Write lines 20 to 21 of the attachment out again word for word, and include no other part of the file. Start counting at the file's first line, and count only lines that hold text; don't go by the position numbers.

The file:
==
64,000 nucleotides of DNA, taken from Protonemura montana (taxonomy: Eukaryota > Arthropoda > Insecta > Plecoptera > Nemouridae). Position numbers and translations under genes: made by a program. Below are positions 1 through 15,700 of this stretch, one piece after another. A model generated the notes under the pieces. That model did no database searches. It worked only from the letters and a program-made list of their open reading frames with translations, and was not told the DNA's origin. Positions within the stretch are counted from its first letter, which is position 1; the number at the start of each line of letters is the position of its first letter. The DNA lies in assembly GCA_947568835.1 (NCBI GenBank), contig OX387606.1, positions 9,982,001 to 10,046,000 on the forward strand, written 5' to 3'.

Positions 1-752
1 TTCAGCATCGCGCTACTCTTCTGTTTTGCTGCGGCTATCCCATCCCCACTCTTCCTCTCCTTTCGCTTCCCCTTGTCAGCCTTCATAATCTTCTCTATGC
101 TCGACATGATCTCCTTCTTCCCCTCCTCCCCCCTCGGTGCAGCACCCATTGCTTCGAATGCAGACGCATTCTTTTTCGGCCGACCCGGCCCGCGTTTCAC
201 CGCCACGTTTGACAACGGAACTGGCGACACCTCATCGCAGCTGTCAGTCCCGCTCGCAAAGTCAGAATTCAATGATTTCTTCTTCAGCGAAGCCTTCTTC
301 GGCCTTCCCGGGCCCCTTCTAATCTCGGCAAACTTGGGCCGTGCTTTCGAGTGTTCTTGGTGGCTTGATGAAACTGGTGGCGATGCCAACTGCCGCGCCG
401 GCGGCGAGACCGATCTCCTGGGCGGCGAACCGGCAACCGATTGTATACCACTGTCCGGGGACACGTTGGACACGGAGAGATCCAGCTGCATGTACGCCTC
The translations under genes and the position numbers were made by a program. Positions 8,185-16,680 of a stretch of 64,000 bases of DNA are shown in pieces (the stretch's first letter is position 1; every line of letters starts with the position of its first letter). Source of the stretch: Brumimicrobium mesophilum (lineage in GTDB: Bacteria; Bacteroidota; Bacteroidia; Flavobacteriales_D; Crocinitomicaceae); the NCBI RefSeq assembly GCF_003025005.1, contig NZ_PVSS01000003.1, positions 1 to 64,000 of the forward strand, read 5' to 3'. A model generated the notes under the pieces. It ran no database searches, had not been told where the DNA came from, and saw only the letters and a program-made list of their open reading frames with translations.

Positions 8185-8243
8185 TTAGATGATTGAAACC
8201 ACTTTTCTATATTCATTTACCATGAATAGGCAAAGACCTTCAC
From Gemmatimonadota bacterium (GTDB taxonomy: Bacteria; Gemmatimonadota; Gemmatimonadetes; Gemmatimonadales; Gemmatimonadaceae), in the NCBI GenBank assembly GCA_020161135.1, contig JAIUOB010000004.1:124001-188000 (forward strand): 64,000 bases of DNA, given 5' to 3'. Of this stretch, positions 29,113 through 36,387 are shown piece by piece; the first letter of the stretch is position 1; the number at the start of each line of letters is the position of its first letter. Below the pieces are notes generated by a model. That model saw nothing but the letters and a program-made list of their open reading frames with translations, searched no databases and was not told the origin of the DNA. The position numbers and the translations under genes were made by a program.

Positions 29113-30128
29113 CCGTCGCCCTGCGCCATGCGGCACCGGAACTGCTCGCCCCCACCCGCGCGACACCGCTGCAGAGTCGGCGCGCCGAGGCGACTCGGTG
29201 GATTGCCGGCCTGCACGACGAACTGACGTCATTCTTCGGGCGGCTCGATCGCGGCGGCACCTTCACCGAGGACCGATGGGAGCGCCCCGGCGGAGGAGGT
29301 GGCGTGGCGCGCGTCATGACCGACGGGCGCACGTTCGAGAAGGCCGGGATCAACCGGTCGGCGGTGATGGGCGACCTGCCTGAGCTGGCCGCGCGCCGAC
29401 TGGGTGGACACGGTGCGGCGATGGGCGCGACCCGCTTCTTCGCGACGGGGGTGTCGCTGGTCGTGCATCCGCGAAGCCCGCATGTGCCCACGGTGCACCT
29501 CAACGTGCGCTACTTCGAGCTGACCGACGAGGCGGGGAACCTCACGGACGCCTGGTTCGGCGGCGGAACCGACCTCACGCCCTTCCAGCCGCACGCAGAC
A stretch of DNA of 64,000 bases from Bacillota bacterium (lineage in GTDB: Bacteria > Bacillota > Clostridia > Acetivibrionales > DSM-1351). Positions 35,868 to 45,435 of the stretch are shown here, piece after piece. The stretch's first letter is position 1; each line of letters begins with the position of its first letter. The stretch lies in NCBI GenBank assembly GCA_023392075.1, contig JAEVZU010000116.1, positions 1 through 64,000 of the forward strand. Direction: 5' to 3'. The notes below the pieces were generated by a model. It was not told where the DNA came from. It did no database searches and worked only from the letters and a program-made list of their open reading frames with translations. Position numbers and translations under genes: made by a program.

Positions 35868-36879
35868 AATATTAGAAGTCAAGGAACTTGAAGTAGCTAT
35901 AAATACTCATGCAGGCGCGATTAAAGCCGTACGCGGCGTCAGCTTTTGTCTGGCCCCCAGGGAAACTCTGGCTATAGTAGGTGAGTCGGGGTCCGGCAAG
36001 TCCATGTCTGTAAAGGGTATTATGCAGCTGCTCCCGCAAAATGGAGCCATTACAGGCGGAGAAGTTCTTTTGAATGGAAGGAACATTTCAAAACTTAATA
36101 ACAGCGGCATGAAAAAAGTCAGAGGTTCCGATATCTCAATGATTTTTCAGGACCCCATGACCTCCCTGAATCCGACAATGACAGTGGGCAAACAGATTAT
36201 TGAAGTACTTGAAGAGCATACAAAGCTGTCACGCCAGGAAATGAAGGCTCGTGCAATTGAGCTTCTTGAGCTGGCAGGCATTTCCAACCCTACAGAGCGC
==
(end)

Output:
Positions 35868-36879
35868 AATATTAGAAGTCAAGGAACTTGAAGTAGCTAT